As mentioned in a previous post, advances in data processing technology and communications infrastructure will soon allow real time interactive communications between vehicles and the world around them. This communication could include vehicle to vehicle (V2V), between vehicles and transportation infrastructure (V2I), between vehicles and the network (V2N) and even between vehicles and people (V2P).
This real time interactive communication is anticipated to increase safety, reduce fuel consumption and improve traffic flow. Safety is increased by allowing cars to in effect “see” around obstacles (buildings, other cars, etc.) to avoid collisions and anticipate the need to merge, etc.; by allowing vehicles to tell other vehicles of their intent (lane changes for example); even to “see” pedestrians if they are properly equipped with the right tech. Fuel consumption and congestion can be improved by using these same abilities between cars and by communicating with traffic signals and other roadside sensors. A demonstration that occurred in Europe on July 13, 2018 included the use of something called SPaT (Signal phase and timing) to communicate the timing of traffic lights to vehicles.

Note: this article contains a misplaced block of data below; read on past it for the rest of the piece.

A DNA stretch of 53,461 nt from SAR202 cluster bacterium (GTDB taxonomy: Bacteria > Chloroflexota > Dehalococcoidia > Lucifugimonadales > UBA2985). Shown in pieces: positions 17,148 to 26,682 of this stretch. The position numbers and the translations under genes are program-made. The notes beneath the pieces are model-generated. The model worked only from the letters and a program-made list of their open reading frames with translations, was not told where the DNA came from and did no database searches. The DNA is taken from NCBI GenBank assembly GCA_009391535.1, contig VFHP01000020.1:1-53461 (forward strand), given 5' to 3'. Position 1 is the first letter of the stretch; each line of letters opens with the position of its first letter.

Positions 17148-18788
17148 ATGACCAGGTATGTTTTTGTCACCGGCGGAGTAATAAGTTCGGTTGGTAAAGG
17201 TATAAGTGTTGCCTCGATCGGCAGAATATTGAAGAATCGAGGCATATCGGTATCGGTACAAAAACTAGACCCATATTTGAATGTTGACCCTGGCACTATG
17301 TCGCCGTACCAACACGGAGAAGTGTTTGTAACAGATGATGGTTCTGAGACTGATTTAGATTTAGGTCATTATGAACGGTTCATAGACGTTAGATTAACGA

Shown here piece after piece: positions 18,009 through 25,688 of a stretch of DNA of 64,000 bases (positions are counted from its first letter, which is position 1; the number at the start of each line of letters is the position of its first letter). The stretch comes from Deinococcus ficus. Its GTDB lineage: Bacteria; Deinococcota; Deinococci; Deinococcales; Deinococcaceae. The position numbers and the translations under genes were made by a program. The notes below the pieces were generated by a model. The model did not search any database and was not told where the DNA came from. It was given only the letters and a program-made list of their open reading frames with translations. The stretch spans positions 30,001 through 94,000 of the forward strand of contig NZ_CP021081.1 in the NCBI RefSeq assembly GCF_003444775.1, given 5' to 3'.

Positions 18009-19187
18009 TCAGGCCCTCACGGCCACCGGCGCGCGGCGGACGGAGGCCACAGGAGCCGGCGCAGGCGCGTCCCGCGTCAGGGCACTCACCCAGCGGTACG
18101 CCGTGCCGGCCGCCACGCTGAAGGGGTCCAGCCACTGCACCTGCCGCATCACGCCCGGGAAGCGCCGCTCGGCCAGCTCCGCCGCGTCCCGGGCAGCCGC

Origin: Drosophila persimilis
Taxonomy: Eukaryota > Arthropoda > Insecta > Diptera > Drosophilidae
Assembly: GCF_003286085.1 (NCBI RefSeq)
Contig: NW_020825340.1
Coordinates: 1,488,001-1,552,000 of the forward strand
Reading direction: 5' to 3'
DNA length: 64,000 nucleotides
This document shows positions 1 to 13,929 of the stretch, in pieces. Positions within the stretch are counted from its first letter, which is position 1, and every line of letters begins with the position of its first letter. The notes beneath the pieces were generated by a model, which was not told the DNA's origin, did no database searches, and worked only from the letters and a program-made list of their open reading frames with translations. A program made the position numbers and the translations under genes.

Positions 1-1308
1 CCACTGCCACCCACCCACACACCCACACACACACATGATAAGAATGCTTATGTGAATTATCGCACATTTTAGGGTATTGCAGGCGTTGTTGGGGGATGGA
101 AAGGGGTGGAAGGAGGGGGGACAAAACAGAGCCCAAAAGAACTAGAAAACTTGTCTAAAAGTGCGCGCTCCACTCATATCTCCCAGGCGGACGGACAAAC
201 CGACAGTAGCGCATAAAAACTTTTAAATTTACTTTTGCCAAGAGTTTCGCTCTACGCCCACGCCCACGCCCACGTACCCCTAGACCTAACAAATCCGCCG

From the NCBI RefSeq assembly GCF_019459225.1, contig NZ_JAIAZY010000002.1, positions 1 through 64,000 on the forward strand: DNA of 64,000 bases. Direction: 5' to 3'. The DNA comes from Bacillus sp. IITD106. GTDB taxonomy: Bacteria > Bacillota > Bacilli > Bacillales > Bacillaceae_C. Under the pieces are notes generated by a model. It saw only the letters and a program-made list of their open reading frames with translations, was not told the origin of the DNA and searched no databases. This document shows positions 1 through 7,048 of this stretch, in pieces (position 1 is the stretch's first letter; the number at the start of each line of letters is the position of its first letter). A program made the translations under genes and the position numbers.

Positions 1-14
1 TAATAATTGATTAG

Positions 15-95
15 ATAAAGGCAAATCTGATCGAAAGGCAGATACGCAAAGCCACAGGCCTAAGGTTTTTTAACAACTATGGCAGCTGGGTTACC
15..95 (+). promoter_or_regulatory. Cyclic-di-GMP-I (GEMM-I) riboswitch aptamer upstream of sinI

There are at least two competing sets of technology currently in play. C-V2X is a technology based on the same technology used by your cell phone. The competing tech, known as IEEE 802.11p/DSRC is Wifi based. There are some differing characteristics to the systems, but both rely on nearly instantaneous communications between cars and infrastructure to achieve their results.
Panasonic, Ford and Qualcomm recently announced the first real-world test of a C-V2X system in Denver Colorado. The system will collect data from vehicles and communicate that information to other cars and “external” systems. The stated goals of the system include “to reduce travel times by almost half, and potentially eliminate up to 80% of crashes”.